Family gathers to mourn tragic death of 5-year-old

By Allison Hess, Ruth Keber, Sonya Bateson -
1 comment
The scene where 5-year-old Shinia Matehaere was killed on Saturday. Photo / Andrew Warner
The scene where 5-year-old Shinia Matehaere was killed on Saturday. Photo / Andrew Warner

The family of 5-year-old Shinia Matehaere, who was killed in a collision with a car, gathered in Matapihi to mourn the loss of their little girl last night but questions are being raised about the safety of the road.

Emergency services were called to the intersection of Matapihi and Waikari Rds in Tauranga at 1.20pm on Saturday after the girl was hit by a four-wheel drive while riding her pink-and-white bike with her 8-year-old cousin.

The driver of the utility vehicle which hit Shinia tried to save the girl.

Yesterday, people gathered at Waikari Marae in the rain as family members waited for their wee girl to be brought home. A flower pinwheel was placed at the site of the accident, with messages of love and farewell. Underneath the pinwheel, a wrapped present was sealed in zip-lock bag to keep it safe from the rain.

Messages of love and support flowed to the girl's parents on social media.

James Herewini wrote: "deep down In my thoughts I am devastated to hear about your little princess my kuz, your love, your life your everything! Stay strong my kuz and da whanau..Kia kaha te whanau!!"

Another tribute from Leeanne Hoko read: "Mad love coming to u hine an the babies my nephew so heart breaking I cannot imagine the pain ur all going through right now bigggg loveys too u our babies and niece ... Kia kaha whanau bring our darling girl home safe c u real soon xoxoxo."

Shinia and her cousin were believed to have been crossing the road at the time, on their way to Te Matapihi Kohanga Reo.

A leader at the school of the 5-year-old opened up about the tragedy.

Shinia Matehaere had just finished her first term at Te Kura o Matapihi, and Board of Trustees chairman Spencer Webster said staff and the wider community were "deeply saddened by the tragic loss".

"Our immediate priorities are to join with her whanau and the Matapihi community to mourn her passing and to provide support for our whanau and our staff and students at this extremely difficult time."

Emergency services were called to the intersection of Matapihi and Waikari Rds in Tauranga at 1.20pm on Saturday after the girl was hit by a four-wheel drive vehicle while riding her pink and white bike with her 8-year-old cousin.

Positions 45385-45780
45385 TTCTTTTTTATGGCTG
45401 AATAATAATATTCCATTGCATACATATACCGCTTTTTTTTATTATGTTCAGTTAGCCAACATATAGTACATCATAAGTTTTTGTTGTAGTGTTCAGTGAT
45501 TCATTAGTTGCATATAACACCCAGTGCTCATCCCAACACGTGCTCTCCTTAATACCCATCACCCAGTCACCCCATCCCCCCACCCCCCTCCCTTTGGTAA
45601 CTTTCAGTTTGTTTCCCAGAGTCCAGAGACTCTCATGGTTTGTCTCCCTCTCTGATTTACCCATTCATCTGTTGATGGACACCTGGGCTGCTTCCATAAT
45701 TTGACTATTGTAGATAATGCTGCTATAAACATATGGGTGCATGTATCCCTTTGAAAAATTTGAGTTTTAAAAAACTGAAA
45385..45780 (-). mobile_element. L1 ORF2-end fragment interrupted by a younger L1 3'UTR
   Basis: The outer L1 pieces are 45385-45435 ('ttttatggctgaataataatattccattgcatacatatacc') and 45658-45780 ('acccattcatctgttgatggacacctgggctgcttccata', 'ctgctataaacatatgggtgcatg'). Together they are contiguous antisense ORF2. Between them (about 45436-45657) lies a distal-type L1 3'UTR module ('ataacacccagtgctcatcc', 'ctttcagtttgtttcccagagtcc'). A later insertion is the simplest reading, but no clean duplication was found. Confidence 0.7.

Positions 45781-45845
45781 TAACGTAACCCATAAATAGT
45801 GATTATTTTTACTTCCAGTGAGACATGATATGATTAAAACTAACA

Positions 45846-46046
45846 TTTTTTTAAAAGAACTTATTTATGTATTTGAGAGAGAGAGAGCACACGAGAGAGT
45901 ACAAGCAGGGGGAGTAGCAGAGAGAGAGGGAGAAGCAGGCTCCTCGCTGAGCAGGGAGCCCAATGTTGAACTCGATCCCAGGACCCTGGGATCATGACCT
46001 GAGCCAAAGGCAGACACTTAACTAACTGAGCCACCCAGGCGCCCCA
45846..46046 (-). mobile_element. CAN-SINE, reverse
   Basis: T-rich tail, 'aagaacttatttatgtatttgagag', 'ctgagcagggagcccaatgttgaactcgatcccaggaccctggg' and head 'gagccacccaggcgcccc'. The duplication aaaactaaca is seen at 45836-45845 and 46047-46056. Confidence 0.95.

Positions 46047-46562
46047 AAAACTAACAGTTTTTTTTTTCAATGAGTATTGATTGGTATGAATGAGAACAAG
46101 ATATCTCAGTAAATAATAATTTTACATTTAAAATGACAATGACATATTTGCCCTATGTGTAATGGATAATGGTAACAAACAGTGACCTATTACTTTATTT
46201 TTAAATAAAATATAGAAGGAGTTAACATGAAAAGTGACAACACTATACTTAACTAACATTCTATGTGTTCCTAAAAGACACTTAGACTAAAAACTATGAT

Mr Webster said the school was yet to decide how they would officially honour Shinia.

A resident who lived in the vicinity of the crash said there was an "almighty bang" as the accident happened.

"It didn't sound like what it was but then I went out there ... She was lying on the ground, it was absolutely terrible. It's a hard thing to talk about, a little girl has died.

"I woke up [yesterday] and just thought, 'that poor, innocent, little girl'. A freak accident."

The resident said they had not seen the driver of the vehicle before in the neighbourhood. He appeared distraught and was quickly taken away by police.

Her pink bike lay smashed on the pavement just metres from their front gate.

"It was a very sad day," another neighbour said.

Emergency services remained at the accident scene for several hours, with the road closed, on Saturday.

The police serious crash unit was investigating the crash.

Matapihi's Charlie Timutimu said the speed limit of the road had been a concern to locals for many years, especially after 22-year-old father-of-two Justin Phillip Dickson died when his motorbike hit a digger parked on Matapihi Rd in 2014.

Mr Timutimu said residents addressed their concerns to the council after the 2014 crash but never heard back.

The speed limit of Matapihi Rd was 80km/h, with the stretch of the road where Shinia died lowered slightly to 70km/h.

Mr Timutimu said residents felt the limit should be 50km/h or 60km/h as traffic was becoming much heavier.

"There's been quite an increase of traffic coming into and going out of Matapihi.

"There's also been an increase in the traffic along the footpath; cyclists and pedestrians use that path to go into Tauranga along the rail bridge."

Tauranga Mayor Stuart Crosby said the young girl's death was a tragedy and if there was something the council could do to reduce the chances of another tragedy, it would do so.

The council was investigating whether any requests to lower the speed limit had been made in the past and the results of this investigation should be ready by Tuesday, Mr Crosby said.

He knew of requests for a pedestrian crossing opposite Te Kura o Matapihi, but this was on a different part of the road.

"We will look into those requests for speed reductions and certainly will be working with the other authorities as a result of this tragedy to see what actually happened and if anything else can be done.

"Often, it is just a tragedy," the mayor said.

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